An orange pigment found in lichens and rhubarb called parietin could slow the growth and kill human leukaemia cells, scientists at Winship Cancer Institute of Emory University in Atlanta have discovered.
The findings are published in the journal Nature Cell Biology.
Parietin, also known as physcion, shows no toxicity to human blood cells, the authors report. It could also be effective in treating lung and head and neck tumours they say.
Parietin appears to inhibit the metabolic enzyme 6PGD (6-phosphogluconate dehydrogenase), which is part of the response that causes rapid cellular growth. Researchers have already found 6PGD enzyme activity increased in several types of cancer cells.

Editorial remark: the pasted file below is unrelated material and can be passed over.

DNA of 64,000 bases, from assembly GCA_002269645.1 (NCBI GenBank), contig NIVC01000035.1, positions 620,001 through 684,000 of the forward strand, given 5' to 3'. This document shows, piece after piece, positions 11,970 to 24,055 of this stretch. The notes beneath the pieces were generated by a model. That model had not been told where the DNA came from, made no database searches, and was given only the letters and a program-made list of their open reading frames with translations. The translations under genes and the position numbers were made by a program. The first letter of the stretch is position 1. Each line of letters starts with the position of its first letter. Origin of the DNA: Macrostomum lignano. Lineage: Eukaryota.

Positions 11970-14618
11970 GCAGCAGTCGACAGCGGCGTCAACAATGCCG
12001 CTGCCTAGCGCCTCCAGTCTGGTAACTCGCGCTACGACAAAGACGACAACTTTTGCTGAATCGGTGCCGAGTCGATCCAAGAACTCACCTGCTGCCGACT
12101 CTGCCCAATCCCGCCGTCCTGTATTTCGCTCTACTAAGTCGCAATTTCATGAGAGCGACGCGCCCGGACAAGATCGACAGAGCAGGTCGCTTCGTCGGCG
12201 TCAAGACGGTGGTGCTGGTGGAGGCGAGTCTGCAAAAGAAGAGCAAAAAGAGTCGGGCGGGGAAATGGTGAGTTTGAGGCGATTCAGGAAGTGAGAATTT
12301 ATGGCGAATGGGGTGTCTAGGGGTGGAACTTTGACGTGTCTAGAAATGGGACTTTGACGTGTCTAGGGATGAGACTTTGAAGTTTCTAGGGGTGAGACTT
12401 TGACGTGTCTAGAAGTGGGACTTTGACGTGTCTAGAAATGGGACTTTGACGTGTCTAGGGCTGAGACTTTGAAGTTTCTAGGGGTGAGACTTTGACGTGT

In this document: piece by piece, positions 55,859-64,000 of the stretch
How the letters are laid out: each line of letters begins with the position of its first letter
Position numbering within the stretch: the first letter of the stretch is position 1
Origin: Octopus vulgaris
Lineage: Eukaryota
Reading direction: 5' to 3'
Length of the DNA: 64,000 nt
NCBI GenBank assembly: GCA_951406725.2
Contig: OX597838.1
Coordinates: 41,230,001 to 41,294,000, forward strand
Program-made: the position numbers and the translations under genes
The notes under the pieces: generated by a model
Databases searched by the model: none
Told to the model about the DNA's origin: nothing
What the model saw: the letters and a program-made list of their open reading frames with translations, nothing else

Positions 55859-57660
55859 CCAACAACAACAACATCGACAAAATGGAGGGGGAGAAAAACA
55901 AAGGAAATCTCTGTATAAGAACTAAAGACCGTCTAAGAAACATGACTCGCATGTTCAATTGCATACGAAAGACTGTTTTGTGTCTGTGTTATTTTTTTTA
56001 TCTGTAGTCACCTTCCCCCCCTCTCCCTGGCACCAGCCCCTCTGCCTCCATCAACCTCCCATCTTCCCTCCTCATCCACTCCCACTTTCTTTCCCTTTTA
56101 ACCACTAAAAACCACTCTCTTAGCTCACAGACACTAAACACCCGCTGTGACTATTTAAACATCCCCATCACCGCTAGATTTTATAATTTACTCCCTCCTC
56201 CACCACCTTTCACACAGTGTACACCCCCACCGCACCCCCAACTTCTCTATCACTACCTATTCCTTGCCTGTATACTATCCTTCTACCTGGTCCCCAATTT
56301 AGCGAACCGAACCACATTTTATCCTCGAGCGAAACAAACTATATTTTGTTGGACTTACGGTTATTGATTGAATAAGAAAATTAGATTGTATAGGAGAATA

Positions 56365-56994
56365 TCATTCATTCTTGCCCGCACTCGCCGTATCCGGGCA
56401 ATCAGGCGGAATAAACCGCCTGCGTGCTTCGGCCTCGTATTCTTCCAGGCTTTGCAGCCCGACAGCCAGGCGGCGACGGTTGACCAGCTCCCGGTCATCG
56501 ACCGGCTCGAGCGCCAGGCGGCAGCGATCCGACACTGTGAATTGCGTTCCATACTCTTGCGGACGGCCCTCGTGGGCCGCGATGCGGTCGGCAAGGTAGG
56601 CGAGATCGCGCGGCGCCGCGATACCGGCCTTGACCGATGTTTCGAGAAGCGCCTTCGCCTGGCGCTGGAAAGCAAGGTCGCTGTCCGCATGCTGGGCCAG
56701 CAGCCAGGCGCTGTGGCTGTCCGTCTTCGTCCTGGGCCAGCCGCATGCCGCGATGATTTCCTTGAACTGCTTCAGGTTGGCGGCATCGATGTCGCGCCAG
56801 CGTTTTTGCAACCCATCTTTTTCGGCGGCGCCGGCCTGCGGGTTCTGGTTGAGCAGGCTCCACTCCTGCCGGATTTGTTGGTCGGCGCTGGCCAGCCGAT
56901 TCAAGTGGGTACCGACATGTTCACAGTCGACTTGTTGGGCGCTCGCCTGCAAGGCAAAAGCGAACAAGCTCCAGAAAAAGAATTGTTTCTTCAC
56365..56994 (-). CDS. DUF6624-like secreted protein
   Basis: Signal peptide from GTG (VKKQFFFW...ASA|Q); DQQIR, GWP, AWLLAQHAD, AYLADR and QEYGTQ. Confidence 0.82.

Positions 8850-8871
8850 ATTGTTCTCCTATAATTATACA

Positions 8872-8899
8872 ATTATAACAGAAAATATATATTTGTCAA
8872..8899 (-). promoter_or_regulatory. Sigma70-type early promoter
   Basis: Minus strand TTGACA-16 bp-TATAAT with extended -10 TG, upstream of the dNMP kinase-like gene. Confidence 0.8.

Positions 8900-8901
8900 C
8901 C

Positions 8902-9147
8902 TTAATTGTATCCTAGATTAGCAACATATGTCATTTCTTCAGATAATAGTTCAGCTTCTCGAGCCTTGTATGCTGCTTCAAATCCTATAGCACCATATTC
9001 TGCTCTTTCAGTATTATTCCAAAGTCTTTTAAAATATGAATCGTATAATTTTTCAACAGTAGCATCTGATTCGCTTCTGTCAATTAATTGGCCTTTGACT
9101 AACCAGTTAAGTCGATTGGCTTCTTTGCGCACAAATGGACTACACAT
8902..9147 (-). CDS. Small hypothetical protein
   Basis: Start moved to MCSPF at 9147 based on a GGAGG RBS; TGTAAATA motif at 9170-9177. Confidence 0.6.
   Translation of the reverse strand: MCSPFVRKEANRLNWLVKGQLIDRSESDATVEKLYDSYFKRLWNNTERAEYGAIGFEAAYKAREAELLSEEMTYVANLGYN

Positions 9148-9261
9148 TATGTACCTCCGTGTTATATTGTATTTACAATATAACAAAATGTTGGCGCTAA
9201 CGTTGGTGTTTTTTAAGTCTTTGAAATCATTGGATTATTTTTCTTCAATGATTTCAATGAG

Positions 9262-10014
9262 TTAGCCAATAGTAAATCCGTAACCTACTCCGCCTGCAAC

“This is part of the Warburg effect, the distortion of cancer cells’ metabolism,” says team leader Jing Chen, professor of hematology and medical oncology at Emory University School of Medicine and Winship Cancer Institute.
“We found that 6PGD is an important metabolic branch point in several types of cancer cells.”
Originally published by Cosmos as Could lichen be a source for anti-cancer drugs?
Bill Condie is a science journalist based in Adelaide, Australia.
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